March Wildlife Update: When it Feels Like Groundhog's Day

There’s never a dull day for those of us working on wildlife conservation in Oregon! In this monthly update, we’ll give you the download on the Wolf Plan review process, legislative happenings in Salem, and much more. Also, don’t forget to check out the “In the news” section, as there is one story in particular that really puts a spotlight on the difficulty of doing environmental conservation in this state.

A Forgotten Wolf

Too often, wolves only get attention when they are at the center of unnecessary conflict. Policy and population numbers tend to make up the rest of the story. If there's any "color", it's usually provided by the two-legged characters.

Bumbling with the Great Old Broads

Closeup bumblebee photo via USDA

Bombus occidentalis is not your typical bee. For starters, unlike the many buzzing pollinators I observe in my organic yard or on the wildflowers lining the many trails I've hiked over the past year, I've never seen a Western bumblebee. And, while many of our native pollinators are in decline for a variety of reasons, this Bombus is especially rare.

Lawsuit Challenges Oregon’s Denial of Full Protection for Marbled Murrelets

Five conservation groups filed a lawsuit today against the Oregon Department of Fish and Wildlife (ODFW) Commission for failing to uplist the marbled murrelet from threatened to endangered under the Oregon Endangered Species Act.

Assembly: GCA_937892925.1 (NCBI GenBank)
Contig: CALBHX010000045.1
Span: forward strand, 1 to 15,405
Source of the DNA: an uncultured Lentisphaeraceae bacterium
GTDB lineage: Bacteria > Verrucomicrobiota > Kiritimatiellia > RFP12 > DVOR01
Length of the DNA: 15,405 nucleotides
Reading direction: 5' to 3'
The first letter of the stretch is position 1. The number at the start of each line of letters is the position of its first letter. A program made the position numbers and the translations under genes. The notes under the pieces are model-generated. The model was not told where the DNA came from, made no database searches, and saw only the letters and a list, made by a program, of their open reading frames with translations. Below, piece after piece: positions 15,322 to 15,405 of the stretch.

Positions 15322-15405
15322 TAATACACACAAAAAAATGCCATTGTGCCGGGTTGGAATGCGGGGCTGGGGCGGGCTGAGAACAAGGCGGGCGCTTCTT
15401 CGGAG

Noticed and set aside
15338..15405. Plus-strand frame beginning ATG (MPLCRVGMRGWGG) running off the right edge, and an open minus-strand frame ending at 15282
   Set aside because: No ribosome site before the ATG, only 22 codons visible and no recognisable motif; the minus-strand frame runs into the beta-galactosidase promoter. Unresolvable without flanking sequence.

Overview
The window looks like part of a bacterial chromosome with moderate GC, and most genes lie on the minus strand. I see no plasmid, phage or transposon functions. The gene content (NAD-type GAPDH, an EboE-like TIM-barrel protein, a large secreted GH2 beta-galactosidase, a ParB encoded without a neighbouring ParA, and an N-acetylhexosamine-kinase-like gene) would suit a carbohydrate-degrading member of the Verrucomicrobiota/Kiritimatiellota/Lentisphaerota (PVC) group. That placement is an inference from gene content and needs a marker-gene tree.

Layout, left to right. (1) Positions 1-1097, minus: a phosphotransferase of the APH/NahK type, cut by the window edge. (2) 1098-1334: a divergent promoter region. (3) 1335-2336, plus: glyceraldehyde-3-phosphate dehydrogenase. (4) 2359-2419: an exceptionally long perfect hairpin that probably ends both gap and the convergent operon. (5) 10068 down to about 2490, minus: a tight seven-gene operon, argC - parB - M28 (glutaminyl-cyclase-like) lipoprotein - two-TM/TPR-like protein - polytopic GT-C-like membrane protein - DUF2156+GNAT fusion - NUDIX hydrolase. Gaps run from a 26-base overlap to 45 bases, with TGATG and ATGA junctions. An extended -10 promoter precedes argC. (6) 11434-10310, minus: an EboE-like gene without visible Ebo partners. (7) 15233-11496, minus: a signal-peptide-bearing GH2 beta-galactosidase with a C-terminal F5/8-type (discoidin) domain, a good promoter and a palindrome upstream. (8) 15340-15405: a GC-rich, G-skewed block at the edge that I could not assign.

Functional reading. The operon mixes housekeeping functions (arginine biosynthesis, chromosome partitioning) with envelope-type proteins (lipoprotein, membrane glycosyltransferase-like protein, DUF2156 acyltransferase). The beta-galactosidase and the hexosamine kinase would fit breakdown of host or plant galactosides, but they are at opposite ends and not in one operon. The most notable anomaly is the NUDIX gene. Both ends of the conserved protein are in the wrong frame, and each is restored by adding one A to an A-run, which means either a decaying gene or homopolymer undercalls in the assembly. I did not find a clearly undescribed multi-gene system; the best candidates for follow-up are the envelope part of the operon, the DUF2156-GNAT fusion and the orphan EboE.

Nine Things Oregonians Should Know About Forest Fires

Forest fires can be a threat to homes and property, but they also play an important role in restoring and maintaining a healthy forest. Here are nine things every Oregonian should know about forest fires in our area.

State Endangered Species Protection Sought for Oregon’s Humboldt Martens

Six conservation groups filed a petition today asking the Oregon Department of Fish and Wildlife to protect the Humboldt marten under the Oregon Endangered Species Act. 

Only two populations of fewer than 200 total animals currently survive in the state, on the central and southern coast. Recent studies project that the rare carnivores could go extinct in Oregon if they do not get protection. 

June Wildlife Update: Sea Otter Sighting, Crater Lake Wolf Rendezvous, and More!

There’s still time to sign up for the Crater Lake Wolf Rendezvous! The 4-day, 3-night trip, September 13-16, will take you to the incomparable landscapes around Oregon's only national park. We'll visit portions of Oregon Wild's 500,000-acre Crater Lake Wilderness proposal including the headwaters of one of Oregon's most iconic rivers: the Wild Rogue.

 

The tentative schedule includes meetings with wolf biologists, naturalists, and local wildlife advocates, possibly a tracking or outdoor skills workshop, scenic drives, and short hikes throughout the area. Get your spot before it’s too late.

May Wildlife Update: The Latest on the Pine Creek Pack

Wolverines, marbled murrelets, and red tree voles--oh my! In this month’s update, be sure to check out the wildlife section (in addition to the wolf section) as lots of things have been happening for Oregon’s threatened, endangered, and recovering native wildlife species. 

Spring Cleaning

This is the third in a series of blogs highlighting the stories behind the stories of “wolf conservation” under Curt Melcher and Governor Brown’s Department of Fish and Wildlife.

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